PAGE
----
While it is clear that chapter 11 of the U.S. Bankruptcy Code can be an effective tool of reorganisation for distressed foreign shipping companies that are locked in an adversarial dispute with their creditors, should an English scheme of arrangement be considered as an alternative to a U.S. bankruptcy case for shipping companies that are able to reach a consensual resolution with a majority of their creditors?
U.S. bankruptcy courts are often cited as the best place for shipping companies to effect a corporate reorganisation, as they are often viewed as the most accessible and debtor-friendly. This view is supported by the reality that an increasing number of foreign shipping companies seek to reorganise through a chapter 11 process. To many commentators, this is proof that foreign companies have surveyed the jurisdictional landscape and determined that only chapter 11 can provide them with an effective means to reorganise. And while a chapter 11 case can clearly provide this, can (and should) distressed shipping companies (and their lenders), especially in contentious situations, give some thought to whether other processes and jurisdictions – namely a scheme of arrangement through English courts – could provide similar results with less costs?
Many people assume that shipping companies choose chapter 11 because no other jurisdictions have the necessary processes in place to allow a company to reorganise. While it is certainly true that some jurisdictions do not provide a company which is insolvent or on the verge of insolvency with the ability to restructure effectively, it is also true that access to U.S. Bankruptcy Courts is more readily available to non-U.S. debtors than other jurisdictions which may be subject to stricter jurisdictional requirements. Under the E.C. Regulation on Insolvency Proceedings (the “Insolvency Regulations”), an EU company can only commence insolvency proceedings where it has its Centre of Main Interest (COMI). There is a rebuttable presumption that an entity’s COMI is in its place of incorporation. Therefore, a shipping company registered in the EU will typically be limited to commencing insolvency proceedings in a single jurisdiction within the EU, and is limited to the types of proceedings available in that country. Therefore, it is best not to frame the choice that a distressed shipping company has as which jurisdiction is best, but rather which jurisdiction has the better reorganisation procedures in place – the United States, or the jurisdiction where its COMI is found? But, what if that analysis is not quite right – what if distressed companies do have another choice in the form of an English scheme of arrangement?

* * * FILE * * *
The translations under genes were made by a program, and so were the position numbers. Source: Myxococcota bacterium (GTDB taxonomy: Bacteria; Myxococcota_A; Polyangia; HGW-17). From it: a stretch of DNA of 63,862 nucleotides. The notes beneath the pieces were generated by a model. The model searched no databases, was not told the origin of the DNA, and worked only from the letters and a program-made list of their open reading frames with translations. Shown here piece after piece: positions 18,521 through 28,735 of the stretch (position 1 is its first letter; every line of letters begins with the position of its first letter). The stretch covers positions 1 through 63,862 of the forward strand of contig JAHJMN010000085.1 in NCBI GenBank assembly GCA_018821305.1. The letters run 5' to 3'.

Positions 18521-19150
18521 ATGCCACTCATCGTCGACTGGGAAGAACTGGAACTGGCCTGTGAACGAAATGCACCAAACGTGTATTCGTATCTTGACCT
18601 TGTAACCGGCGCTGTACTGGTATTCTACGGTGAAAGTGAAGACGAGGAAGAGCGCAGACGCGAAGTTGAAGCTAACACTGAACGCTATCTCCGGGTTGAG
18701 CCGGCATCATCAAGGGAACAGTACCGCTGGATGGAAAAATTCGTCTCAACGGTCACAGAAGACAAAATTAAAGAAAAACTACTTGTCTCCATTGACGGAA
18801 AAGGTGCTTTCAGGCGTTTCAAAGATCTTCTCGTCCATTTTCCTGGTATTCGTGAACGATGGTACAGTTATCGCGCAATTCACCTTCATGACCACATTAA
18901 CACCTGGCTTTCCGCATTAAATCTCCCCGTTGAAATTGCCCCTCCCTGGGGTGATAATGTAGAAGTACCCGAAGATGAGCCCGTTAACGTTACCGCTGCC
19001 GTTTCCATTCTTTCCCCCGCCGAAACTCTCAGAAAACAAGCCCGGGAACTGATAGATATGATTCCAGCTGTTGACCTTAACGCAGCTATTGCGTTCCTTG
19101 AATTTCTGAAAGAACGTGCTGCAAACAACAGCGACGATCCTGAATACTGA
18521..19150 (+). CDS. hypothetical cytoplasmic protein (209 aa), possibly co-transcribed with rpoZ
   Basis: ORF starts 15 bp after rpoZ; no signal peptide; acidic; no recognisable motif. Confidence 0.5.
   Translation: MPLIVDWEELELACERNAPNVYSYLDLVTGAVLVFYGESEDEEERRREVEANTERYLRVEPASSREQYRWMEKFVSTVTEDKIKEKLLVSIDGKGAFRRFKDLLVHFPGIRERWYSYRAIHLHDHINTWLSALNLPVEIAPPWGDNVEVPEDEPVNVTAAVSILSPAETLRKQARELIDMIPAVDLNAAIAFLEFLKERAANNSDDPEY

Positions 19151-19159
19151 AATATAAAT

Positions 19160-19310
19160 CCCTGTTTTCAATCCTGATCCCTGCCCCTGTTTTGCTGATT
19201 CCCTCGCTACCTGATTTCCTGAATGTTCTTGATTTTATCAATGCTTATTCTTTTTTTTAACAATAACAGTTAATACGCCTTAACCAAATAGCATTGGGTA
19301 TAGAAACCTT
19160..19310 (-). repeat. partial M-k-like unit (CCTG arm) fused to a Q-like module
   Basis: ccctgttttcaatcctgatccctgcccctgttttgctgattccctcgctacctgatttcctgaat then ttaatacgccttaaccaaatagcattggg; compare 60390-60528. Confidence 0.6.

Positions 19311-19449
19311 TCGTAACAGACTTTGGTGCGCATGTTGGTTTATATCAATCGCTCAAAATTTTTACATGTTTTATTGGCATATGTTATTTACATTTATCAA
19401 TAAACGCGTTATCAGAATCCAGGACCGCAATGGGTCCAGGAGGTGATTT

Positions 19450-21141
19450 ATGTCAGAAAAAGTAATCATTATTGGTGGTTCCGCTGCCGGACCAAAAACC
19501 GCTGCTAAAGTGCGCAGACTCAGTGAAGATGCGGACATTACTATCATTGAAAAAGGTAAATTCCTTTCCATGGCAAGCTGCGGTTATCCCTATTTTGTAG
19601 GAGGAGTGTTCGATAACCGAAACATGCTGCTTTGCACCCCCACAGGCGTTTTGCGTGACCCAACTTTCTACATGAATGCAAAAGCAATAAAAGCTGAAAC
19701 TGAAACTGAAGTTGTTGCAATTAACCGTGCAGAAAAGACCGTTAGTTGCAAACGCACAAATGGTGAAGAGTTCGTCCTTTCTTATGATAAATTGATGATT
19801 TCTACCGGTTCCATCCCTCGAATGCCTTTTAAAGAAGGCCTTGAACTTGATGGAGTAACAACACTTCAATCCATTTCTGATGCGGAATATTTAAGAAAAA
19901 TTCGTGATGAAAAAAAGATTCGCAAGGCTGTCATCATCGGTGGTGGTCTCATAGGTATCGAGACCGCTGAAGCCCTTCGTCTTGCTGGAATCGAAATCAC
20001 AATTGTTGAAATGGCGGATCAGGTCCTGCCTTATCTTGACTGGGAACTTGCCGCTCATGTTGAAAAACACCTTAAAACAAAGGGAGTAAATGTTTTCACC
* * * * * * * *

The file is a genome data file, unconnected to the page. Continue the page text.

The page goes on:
The English scheme of arrangement is unique in that it is not an “Insolvency Procedure” under the Insolvency Regulations, but instead arises under the Companies Act, so the COMI requirement is not applicable and only minimal connections to England are required (for example, English law governed loan documents). A scheme of arrangement provides a company a means of restructuring its debts in many ways that are similar to a chapter 11, but with limited court involvement. While a scheme of arrangement does not have certain of the automatic advantages associated with a chapter 11 (i.e., no right to an “automatic stay”, although a stay can be requested by application to the court), it does allow a company to reorganise its debt pursuant to a proposed scheme that receives support of a majority in number of each class of creditors present and voting, and 75 per cent in value of the debt held by the creditors of each class present and voting. Dissenting classes cannot be “crammed down”, but a successful scheme is binding on all creditors of the restructured obligations, whether they voted for or against the scheme. Much like a pre-pack chapter 11, schemes are generally negotiated in advance and, once approved, can be implemented quickly and often with much lower costs than those associated with a chapter 11.
Chapter 11 clearly has been and will rightly continue to be a valuable means of reorganising a distressed company, and for many companies, whether shipping or otherwise, it is the best means for them to do so. That does not mean, however, that no alternatives are out there – especially for smaller companies that are able to reach agreement with the majority of the creditors and that have little or no connection with the United States. An English scheme of arrangement can provide a way to achieve substantially the same result in an expedited and efficient manner, and is supported by well-developed law and a knowledgeable legal system accustomed to dealing with schemes of arrangement and, importantly for shipping companies and their creditors, shipping disputes. Given this, maybe it’s time for people to start considering if there is an alternative to chapter 11 for distressed shipping companies, and if that alternative is an English scheme of arrangement.